A New Crop of Dosas
Give me a vada over a Krispy Kreme any day. These savory doughnuts often have a hole in the middle—just like the sugar-glazed sort—but are instead made from spiced lentil flour. There are plenty of places to get South Indian vadas (pronounced "waa-daas"), but it's hard to find a good one that's freshly fried. Recently, I discovered a restaurant where you can crunch on excellent vadas with various chutneys, or eat them paired with idli, dunked in lentil soup, bobbing in sambar, or soaking in a thick blanket of spiced yogurt. And that's just the vada selection. This restaurant fashions 13 different kinds of dosas and six species of utthappam, all of them made with a skill and care that can't be faked. So I'm going out on a very wobbly limb and declaring that Staten Island has a restaurant worth trekking to—the forgotten borough has just scored its first South Indian eatery, and it's among the very best in the city.
Dosa Garden (which makes me think of crispy crepes poking up out of the ground) is situated on the stretch of Victory Boulevard where a scattering of Sri Lankan businesses has cropped up to serve the island's growing Sri Lankan community. It shares the block with an Albanian mosque and is about a mile down the road from a Hindu temple. (So much for Staten Island being homogenous.)
Sri Lanka's majority ethnic group is Buddhist Sinhalese. But the largest minority group is Tamil, who are mostly Hindu and ethnically Indian. Moha Chinniah, the co-owner of Dosa Garden, is from Sri Lanka, but identifies himself as Tamil. To sizzle up the dosas and vadas, Chinniah brought over Tamil chefs from Chettinad, a southern region in the Indian state Tamil Nadu, which is separated from Sri Lanka by just a 40-mile strait of water. So, the South Indian–style food at Dosa Garden could be further categorized as Tamil, although trying to neatly sort subcontinental food is like differentiating between an infinite set of Russian dolls—they're impossibly, deliciously complex.
323 Victory Boulevard, Staten Island, 718-420-0919
The menu is encyclopedic and offers dishes that are both veg and non-veg (the common Indian idioms for vegetarian and carnivorous). Along with the dosas and the utthappams (spongy, tangy rice and lentil-flour pancakes), there's a selection of homemade breads like roti and paratha, tandoori meats, and a short list of Sri Lankan and Indo-Chinese specials. The kitchen has a tandoor clay oven, where the fresh breads and grilled meats are charred.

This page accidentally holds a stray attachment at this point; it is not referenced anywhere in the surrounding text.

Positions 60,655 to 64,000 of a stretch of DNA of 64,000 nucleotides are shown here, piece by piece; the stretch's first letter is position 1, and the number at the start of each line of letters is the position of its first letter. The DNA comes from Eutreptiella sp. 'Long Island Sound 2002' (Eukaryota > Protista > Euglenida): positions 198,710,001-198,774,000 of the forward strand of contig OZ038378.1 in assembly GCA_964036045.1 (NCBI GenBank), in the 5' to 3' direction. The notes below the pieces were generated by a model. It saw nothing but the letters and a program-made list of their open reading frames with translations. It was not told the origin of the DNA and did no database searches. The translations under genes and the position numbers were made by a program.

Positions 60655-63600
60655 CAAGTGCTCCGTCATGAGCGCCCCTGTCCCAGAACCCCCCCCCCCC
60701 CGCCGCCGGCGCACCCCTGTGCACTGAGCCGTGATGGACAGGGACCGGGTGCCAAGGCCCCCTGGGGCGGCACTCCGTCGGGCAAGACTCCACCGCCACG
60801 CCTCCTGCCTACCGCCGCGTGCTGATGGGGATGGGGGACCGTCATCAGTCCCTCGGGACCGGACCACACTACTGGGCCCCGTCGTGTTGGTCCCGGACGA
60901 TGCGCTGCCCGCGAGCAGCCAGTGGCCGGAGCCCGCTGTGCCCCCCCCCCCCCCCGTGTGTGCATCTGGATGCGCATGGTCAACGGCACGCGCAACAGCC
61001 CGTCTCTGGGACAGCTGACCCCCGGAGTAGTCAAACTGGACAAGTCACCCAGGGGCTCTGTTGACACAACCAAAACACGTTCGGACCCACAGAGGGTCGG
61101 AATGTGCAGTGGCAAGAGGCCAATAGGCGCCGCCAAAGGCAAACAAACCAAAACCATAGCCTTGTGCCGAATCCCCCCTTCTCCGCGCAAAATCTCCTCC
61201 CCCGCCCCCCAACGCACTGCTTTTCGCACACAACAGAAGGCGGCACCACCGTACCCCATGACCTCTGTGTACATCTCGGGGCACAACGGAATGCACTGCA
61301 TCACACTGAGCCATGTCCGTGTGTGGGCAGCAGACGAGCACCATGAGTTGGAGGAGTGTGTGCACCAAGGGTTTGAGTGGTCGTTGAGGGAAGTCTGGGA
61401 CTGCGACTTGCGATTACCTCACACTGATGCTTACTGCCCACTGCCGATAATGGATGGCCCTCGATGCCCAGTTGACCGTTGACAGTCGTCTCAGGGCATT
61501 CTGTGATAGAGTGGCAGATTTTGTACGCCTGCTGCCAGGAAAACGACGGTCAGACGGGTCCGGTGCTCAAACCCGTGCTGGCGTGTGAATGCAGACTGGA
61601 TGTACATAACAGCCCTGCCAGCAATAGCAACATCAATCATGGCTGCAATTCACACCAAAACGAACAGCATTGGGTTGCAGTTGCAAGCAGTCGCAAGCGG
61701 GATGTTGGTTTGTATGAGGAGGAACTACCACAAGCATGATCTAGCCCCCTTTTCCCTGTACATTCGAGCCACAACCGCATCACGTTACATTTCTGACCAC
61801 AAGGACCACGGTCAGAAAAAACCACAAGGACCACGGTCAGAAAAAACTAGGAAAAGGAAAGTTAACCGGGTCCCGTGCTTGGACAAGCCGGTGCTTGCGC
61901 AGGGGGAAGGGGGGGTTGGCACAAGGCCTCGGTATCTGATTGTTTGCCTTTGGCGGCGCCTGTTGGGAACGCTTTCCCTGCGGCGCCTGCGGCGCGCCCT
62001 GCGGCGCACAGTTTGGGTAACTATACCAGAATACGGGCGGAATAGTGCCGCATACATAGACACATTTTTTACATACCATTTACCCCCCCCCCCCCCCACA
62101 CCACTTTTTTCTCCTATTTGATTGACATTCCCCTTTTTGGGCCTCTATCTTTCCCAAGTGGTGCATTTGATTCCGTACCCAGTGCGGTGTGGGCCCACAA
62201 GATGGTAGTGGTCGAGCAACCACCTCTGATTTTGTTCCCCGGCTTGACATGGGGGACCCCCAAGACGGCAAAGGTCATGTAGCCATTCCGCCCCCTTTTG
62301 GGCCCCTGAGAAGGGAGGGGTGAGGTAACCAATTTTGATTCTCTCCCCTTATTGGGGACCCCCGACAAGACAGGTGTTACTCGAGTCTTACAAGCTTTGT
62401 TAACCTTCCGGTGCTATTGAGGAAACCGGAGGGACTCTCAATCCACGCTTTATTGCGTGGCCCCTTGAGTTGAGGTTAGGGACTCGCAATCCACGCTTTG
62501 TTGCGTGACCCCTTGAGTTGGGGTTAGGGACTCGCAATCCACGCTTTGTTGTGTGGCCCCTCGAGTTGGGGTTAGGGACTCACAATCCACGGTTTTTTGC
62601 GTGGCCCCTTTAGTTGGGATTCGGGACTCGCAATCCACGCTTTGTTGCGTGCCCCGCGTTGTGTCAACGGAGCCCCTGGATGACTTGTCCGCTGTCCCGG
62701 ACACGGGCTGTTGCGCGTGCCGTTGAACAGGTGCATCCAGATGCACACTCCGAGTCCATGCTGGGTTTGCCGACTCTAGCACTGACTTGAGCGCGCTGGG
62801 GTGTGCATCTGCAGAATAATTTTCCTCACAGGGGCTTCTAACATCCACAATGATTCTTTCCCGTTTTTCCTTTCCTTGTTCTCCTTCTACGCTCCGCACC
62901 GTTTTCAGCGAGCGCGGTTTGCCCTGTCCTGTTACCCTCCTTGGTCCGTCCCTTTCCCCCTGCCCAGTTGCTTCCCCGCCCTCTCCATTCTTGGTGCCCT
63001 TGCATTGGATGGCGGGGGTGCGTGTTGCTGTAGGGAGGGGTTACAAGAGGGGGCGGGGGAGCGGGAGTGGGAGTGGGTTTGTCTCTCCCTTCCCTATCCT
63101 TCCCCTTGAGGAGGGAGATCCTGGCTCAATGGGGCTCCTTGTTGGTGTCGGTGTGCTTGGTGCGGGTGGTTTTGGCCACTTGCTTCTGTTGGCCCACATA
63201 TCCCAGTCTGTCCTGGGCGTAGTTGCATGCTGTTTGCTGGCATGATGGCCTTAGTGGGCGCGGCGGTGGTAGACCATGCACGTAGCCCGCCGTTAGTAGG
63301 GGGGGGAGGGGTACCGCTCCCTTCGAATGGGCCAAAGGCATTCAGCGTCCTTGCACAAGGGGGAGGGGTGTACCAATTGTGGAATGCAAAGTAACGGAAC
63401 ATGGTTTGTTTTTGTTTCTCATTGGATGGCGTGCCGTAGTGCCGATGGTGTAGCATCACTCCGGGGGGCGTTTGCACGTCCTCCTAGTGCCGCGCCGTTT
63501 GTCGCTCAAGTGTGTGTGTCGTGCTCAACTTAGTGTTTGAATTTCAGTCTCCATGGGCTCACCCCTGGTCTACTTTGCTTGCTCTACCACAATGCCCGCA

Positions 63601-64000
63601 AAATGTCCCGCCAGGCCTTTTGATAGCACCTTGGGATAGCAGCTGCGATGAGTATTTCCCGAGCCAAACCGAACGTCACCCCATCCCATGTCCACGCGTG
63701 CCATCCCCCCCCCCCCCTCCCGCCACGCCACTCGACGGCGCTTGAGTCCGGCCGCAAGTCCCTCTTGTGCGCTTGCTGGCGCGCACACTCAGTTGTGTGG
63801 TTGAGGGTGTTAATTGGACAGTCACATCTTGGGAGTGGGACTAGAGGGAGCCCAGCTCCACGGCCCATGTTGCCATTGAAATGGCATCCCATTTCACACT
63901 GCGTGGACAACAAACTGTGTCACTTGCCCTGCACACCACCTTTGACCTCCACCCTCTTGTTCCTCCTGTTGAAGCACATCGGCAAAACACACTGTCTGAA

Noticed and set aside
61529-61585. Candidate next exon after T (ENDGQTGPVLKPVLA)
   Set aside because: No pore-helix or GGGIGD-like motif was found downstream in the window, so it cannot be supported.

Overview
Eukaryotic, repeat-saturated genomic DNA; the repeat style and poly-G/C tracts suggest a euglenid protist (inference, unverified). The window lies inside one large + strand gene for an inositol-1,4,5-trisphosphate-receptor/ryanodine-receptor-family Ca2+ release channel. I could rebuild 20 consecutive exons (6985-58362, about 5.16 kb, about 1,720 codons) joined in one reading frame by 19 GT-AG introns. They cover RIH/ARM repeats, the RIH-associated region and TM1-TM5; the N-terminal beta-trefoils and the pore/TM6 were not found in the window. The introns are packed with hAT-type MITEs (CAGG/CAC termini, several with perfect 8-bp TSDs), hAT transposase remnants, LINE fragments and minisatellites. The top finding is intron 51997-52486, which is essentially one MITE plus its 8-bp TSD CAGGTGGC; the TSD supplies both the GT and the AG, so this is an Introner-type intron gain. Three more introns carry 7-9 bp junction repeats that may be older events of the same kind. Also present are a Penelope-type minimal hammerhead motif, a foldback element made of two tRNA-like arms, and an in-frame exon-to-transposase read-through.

In my mind, the dishes that make Dosa Garden worth a trip are the iconic South Indian specialties such as idli, dosa, vada, and utthappam, as well as the remarkable Chettinadu curries.
Idlis—steamed rice cakes—are warm and springy. Pick up one of the moist white pucks and dip it in the sambar (spicy vegetable soup) or, even better, the creamy, incendiary tomato chutney. Most items at Dosa Garden are served with the same three accompaniments: the sambar, which is quality but could be spicier; a very fine coconut chutney studded with mustard seeds; and the fantastic tomato chutney.
Thayir vada, two lentil doughnuts swimming in whole-milk yogurt, is augmented with scatterings of fried green chilies, mustard seeds, fresh curry leaves, and whole black peppercorns. The peppercorns, which show up all over the menu, have a delicious, fragrant bite. A friend who has family in South India insisted that the pepper was of such good quality that it had to be straight from the region.
The dosas run from the ordinary—like masala dosa, the tangy rice-lentil crepe filled with spiced potatoes—to the more deluxe—chicken dosa, egg dosa, onion rava masala dosa. All are made to order and are impeccable: crispy, pleasantly chewy, slightly sour, and greaseless. The Mysore masala dosa is a delicate golden slab, teetering across the plate, smeared lightly with a dry, garlicky chutney and filled with spiced potatoes. My only complaint is that Dosa Garden's potato stuffing, usually bright yellow with turmeric and punched up with mustard seeds, curry leaves, and green chilies, is slightly underspiced.
The egg dosa conjured up all sorts of conjectures at our table: Would it be topped with a fried egg? Filled with a scrambled egg? It turned out to be much simpler than that—a plain dosa, painted thinly with egg wash on one side and wrapped into a cone—but worth ordering anyway. It's so austere that it seems fit for an invalid (albeit one with very good taste).
If you want something more elaborate, the onion rava masala dosa is spectacular. Made with semolina wheat instead of fermented rice and lentils, the result is a lacy, crunchy sheet. The cooks at Dosa Garden embed peppercorns, curry leaves, green chilies, and cumin seeds in the batter, and then scatter fried onions over it.
The Chettinadu curry is made in fish, shrimp, chicken, or vegetable iterations. The spice-laden gravy is thick, chocolate-brown, and fragrant, and is full of mustard seeds. (It turns out that Chettinad, where the cooks are from, is known for spicy curries and beautiful architecture, and is fast becoming one of the top tourist spots for Indians.) Get the shrimp version—that's how Chinniah likes it best—and you get lovely, fat shrimp bobbing in the flavorful brew.
One night, my table ordered (among many other things) the pan-fried tilapia appetizer. The nuggets of fish were stained orange with spice and had a fried crust that crunched through into moist fish. This is the sort of thing that could make us—three very loud women—stop shrieking furiously about Sarah Palin and just gaze in ravenous silence at the craggy lumps of fish—a serious accomplishment.
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